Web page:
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Sustainable mobility starts with good parking management

Posted on: Wednesday, March 25, 2020 - 16:14

The CIVITAS Park4SUMP project is working with cities to integrate innovative parking management solutions into Sustainable Urban Mobility Plans (SUMPs) to improve urban mobility and make cities more liveable.

Despite research demonstrating that good parking management is beneficial to delivering sustainable urban mobility, it is still one of the most underdeveloped parts of many SUMPs and related policies.

Innovative and thoughtful parking policies reduce traffic congestion, improve the safety and liveability of cities, and – seemingly paradoxically – support transitions towards increasingly car-free lifestyles.

Over past few months, the cities involved in Park4SUMP have undergone so-called “ParkPAD tests” using the PARKPAD tool. This audit process, chaired by a trained auditor, helps cities review parking policies, achieve consensus on improvements, and develop an action plan tailored to their SUMPs.

It also involves several different stakeholders meeting with Park4SUMP technical experts to build a PARKPAD Action Plan, which envisages feasible, accepted parking measures. The tool has now been piloted in all 16 Park4SUMP cities.

With this as a basis, the 16 cities are now taking further steps towards a sustainable parking policy. This includes both the selection of a national coordinator and a panel comprising local politicians; civil servants from different municipal departments (such as mobility and tourism); civil society stakeholders (like citizens' representatives and mobility organisations); and local businesses.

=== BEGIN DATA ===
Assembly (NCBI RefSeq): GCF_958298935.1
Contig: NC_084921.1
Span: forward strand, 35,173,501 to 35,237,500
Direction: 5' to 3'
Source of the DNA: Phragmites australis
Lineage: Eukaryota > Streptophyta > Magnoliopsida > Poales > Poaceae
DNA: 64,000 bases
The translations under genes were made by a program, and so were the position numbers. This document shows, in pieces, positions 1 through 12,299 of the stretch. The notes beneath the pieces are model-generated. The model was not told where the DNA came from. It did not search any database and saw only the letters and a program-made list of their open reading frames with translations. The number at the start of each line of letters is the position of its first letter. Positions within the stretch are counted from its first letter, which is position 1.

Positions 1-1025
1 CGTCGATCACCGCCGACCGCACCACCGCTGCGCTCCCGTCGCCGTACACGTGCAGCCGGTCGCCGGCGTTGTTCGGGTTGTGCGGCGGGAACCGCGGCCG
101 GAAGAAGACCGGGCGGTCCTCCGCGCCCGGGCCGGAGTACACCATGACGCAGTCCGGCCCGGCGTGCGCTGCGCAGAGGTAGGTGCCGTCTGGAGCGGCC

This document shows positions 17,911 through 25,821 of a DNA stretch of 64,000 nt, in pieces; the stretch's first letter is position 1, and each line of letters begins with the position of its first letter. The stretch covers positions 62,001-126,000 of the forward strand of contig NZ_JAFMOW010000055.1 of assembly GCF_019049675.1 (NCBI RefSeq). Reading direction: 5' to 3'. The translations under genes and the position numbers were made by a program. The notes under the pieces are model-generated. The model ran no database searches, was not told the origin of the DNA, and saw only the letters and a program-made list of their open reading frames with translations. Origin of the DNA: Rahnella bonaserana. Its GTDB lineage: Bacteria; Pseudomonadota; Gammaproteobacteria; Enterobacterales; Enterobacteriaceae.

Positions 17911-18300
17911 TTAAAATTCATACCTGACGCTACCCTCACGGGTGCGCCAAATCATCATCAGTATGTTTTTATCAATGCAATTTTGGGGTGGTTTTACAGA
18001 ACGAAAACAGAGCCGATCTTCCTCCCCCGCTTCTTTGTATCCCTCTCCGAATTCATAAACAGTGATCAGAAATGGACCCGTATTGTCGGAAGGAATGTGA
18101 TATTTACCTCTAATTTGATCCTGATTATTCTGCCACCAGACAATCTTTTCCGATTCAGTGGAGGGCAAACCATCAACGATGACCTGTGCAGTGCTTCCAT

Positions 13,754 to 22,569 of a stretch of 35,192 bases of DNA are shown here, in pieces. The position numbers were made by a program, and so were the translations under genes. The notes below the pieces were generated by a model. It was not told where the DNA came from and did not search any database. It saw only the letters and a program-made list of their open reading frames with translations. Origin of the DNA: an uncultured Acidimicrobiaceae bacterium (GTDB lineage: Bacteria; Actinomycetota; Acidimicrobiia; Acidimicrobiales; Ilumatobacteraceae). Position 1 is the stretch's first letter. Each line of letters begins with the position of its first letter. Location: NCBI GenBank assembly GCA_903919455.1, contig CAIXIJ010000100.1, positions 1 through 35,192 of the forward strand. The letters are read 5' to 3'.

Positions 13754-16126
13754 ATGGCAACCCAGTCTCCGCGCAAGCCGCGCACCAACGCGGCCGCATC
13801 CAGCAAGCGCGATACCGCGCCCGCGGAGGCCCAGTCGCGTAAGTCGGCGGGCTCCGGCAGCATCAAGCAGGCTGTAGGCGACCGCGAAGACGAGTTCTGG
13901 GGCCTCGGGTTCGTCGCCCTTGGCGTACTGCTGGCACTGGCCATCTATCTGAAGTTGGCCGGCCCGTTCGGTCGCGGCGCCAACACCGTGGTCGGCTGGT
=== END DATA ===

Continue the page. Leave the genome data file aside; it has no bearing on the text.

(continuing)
They are also completing the PARKPAD survey, which consists of 14 questions about parking policy, operations and enforcement; these are scored according to four different quality levels. Its results are analysed in order to understand the differences and commonalities between the three main stakeholder groups - politicians, civil servants, and civil society.

For the process to succeed, consensus between these groups is essential. Indeed, differences in opinion need to be reconciled for there to be final agreement on citywide parking policy.

Cities are now developing measures and their priorities across all aspects of parking (policy and operation). This ranges from extending paid parking areas to enforcement, dealing with standards and integration into a SUMP.

Finally, each city is completing the PARKPAD audit report, which lists conclusions and actions for improving parking policy and operations.

The project is structured such that both leading and follower cities can benefit from each other’s work through knowledge sharing and exchanging best practice.

Learn more about Park4SUMP on its website and download a Practitioner Briefing that explains how parking policies can become more strategic, effective and sustainable if implemented within SUMPs.

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